E85 Fatwa Of The Day: It's A Sin!

Edward Niedermeyer
by Edward Niedermeyer
e85 fatwa of the day it s a sin

Sheikh Mohamed Al-Najimi of the Saudi Islamic Jurisprudence Academy has advised the Muslim community (via Al Arabiya) that burning ethanol and other alcohol fuels could be a sin. Al-Najimi said that ethanol runs afoul of the Prophet Mohammed’s ban on the sale, consumption, processing, and handling of all forms of alcohol. He does stress that this is not an official Fatwa, or religious edict, meaning ethanol is not officially banned by Sharia, or Islamic law. Yet. But hey, as long as this little guy gets beheaded on YouTube we’ll call it good. To be completely fair though, this isn’t entirely surprising. It’s hard to imagine that ethanol is wildly popular when you live on top of oceans of the real thing. Meanwhile, back in the decadent west, moral clarity (like oil) is a little harder to come by.

The tax-per-mile scheme floated by SecTrans Ray LaHood and shot down moments later by the White House has another proponent. Well, committee of proponents. The National Surface Transportation Infrastructure Financing Commission has released a report titled “Paying Our Way: A New Framework for Transportation Finance,” and it brings back the specter of a Vehicle Miles Traveled (VMT) tax. With a vengance. Citing a backlog of work needed for the national freeway infrastructure and a shortage of funds, VMT tops the list of possible revenue raisers that includes a tire tax, gas tax, cap and trade, tariffs on imported oil and more. The debate is on in DC, as people are clearly taking the VMT idea seriously. Will Obama stick to his own Fatwa that VMT is haraam? Inshallah.

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4 of 13 comments
  • SunnyvaleCA SunnyvaleCA on Feb 27, 2009

    While I'd rather have a gas tax, the VMT/GPS system could be used for congestion charging. That at least could be at useful in reducing waste inherent in stop-and-go traffic on the highways. It could also replace the wasteful tollbooths and meters at bridges, parking garages, and even curbside parking. I would propose not charging for vehicle miles driven, but instead charging for driving and parking in congested public areas.

  • Ronnie Schreiber Ronnie Schreiber on Feb 27, 2009

    One of my best friends, Danny Arm, is an orthodox rabbi and talmudic scholar and I asked him about making fuel from non-kosher sources. While alcohol is permitted by Jewish law, and while all produce and fruit juices are theoretically kosher, because of the ritual use of grape juice and wine, and because of the biblical prohibition against using wine intended for pagan libations, wine has to be produced under rabbinic supervision to be kosher. Jewish law addresses the question of ha'na'ah, benefit, from something that might otherwise be prohibited. So I asked R' Arm if one could take wine consecrated for pagan idolatry and distill it into alcohol for fuel. He said it's an interesting question, but only theoretical. In this day and age, since real idolatry doesn't exist for all intents and purposes, any wine could be distilled for fuel. At one time, though, it would have been prohibited for Jews to use vinegar made from pagan wine. Distilled alcohol, though, might be considered enough of a fundamental change in the nature of the material that its origins wouldn't be of consequence. So even when idolatry existed, it might have been permissible to use pagan ethanol. As for making biodiesel out of lard, while a Jew might not be permitted by Jewish law to go into business turning lard into fuel, there's no prohibition against wearing Hush Puppies so a Jew could run a car on lard based fuel and not run afoul of Jewish law. In other words, like most times when you ask a rabbi, the answer is, "that's a good question".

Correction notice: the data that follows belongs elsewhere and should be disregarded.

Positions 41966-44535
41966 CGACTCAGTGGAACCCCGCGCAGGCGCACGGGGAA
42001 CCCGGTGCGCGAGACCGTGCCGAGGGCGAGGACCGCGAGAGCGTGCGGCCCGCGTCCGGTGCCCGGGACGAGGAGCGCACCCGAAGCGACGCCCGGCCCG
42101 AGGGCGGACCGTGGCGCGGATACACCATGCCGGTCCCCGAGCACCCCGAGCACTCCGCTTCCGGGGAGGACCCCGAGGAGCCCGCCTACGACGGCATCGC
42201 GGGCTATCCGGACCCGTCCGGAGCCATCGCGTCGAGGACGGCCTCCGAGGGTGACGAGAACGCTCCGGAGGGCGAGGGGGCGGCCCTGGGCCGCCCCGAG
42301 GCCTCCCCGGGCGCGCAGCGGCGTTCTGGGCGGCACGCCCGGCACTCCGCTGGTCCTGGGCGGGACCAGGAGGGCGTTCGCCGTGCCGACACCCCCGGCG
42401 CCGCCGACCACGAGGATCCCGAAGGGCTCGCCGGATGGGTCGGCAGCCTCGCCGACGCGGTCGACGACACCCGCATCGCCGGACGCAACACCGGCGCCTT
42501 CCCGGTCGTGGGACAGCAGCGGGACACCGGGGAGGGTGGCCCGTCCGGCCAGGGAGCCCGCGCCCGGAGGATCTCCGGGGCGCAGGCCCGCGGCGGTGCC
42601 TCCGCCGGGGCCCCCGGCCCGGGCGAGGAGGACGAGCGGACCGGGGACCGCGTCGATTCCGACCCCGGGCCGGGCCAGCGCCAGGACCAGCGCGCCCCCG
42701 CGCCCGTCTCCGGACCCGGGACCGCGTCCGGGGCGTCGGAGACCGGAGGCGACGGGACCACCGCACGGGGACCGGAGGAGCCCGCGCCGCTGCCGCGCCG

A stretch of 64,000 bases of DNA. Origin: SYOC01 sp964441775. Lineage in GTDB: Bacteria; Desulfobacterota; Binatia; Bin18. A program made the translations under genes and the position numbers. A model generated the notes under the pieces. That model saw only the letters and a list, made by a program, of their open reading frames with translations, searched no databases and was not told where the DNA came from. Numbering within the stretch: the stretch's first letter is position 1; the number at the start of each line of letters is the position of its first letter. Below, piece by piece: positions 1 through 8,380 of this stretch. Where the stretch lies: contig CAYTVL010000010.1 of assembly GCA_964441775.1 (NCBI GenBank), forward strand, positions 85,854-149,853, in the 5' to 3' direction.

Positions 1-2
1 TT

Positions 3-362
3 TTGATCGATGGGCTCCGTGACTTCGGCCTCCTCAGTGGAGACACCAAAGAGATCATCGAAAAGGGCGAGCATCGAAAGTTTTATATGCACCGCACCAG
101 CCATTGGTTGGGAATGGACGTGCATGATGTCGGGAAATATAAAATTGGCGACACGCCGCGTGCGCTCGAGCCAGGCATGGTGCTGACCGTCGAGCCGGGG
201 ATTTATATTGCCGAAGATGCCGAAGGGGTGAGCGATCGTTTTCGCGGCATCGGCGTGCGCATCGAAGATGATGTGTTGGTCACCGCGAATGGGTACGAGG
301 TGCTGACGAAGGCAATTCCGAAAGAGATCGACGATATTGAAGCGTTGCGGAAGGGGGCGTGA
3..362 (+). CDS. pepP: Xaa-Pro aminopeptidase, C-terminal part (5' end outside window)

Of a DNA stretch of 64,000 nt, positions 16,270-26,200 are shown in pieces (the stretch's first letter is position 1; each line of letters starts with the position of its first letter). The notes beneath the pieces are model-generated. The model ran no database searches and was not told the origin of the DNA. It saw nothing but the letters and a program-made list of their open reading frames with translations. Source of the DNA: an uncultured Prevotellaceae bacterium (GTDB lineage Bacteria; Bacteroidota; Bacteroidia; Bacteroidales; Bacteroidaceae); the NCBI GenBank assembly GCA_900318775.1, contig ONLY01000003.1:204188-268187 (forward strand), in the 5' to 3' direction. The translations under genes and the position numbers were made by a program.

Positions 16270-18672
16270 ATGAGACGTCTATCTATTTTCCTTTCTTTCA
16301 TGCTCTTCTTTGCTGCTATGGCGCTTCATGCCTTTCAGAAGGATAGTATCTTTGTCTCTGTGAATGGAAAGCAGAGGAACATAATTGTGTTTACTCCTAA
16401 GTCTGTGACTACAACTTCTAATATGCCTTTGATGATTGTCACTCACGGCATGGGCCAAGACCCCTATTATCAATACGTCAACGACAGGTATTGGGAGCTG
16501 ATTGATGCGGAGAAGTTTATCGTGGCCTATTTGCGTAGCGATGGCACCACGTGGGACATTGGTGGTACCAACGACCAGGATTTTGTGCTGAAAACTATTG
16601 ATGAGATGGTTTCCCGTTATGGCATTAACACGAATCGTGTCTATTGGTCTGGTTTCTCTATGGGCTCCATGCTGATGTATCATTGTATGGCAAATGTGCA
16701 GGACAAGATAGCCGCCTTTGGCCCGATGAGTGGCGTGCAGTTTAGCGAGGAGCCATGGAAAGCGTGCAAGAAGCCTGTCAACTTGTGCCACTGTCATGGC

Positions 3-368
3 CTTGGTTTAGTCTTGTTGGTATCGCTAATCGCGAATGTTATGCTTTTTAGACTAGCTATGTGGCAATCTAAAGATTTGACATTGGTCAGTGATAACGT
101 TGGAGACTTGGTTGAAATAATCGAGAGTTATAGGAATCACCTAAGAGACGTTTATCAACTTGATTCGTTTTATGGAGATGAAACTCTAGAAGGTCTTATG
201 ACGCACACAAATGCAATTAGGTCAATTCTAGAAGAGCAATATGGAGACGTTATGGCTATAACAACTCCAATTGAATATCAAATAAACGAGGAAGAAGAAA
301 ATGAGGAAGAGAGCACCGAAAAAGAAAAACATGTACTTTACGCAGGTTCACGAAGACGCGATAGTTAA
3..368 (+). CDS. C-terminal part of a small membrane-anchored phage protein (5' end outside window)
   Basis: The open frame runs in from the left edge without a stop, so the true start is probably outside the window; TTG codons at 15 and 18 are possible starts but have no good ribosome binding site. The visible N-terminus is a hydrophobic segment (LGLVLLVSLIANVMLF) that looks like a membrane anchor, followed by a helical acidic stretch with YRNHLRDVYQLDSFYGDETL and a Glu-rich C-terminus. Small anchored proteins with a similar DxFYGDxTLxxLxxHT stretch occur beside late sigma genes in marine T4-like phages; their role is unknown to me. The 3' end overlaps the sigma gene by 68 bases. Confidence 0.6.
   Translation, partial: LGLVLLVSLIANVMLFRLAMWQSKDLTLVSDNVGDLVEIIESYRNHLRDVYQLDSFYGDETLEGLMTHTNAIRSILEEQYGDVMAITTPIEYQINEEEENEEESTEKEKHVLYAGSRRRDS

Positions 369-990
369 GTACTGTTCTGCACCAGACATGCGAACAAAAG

• Yankinwaoz Yankinwaoz on Feb 27, 2009

    I think VMT is just a matter of time. New transportation technologies and fuels (even electricity) are going to make it the only fair way to pay for roads. As I've mentioned before, New Zealand already does with with diesel powered vehicles. Regarding vehicles that cross state lines. I think the only solution is transponder system at state lines that captures your odometer reading at every state line crossing. That will take a while to roll out. But they can start with Interstates, then large roads, then smaller roads. Combined with equipping cars with transponders, over 20 years we could be on a VMT based tax. This would be a compromise between a GPS big-brother tracking, and nothing. You don't give up any freedoms because often your car is photographed anyhow.

  • Dltroutm Dltroutm on Mar 01, 2009

    Sheikh Mohamed Al-Najimi should cast his first stone at the Kingdom of Saudi Arabia. The world's largest ethanol still is in Al-Jubail in the Eastern Province of the Kingdom. The SADAF petrochemical plant produces crude industrial ethanol directly from ethane, an associated gas from the production of crude oil. The plant is a joint venture between Saudi Basic Industries (SABIC - 70% government owned) and Shell Oil Company. As a concession to the Wahhabis, the crude industrial ethanol is shipped to the USA for refinement into pure ethanol at considerable cost and loss of profit.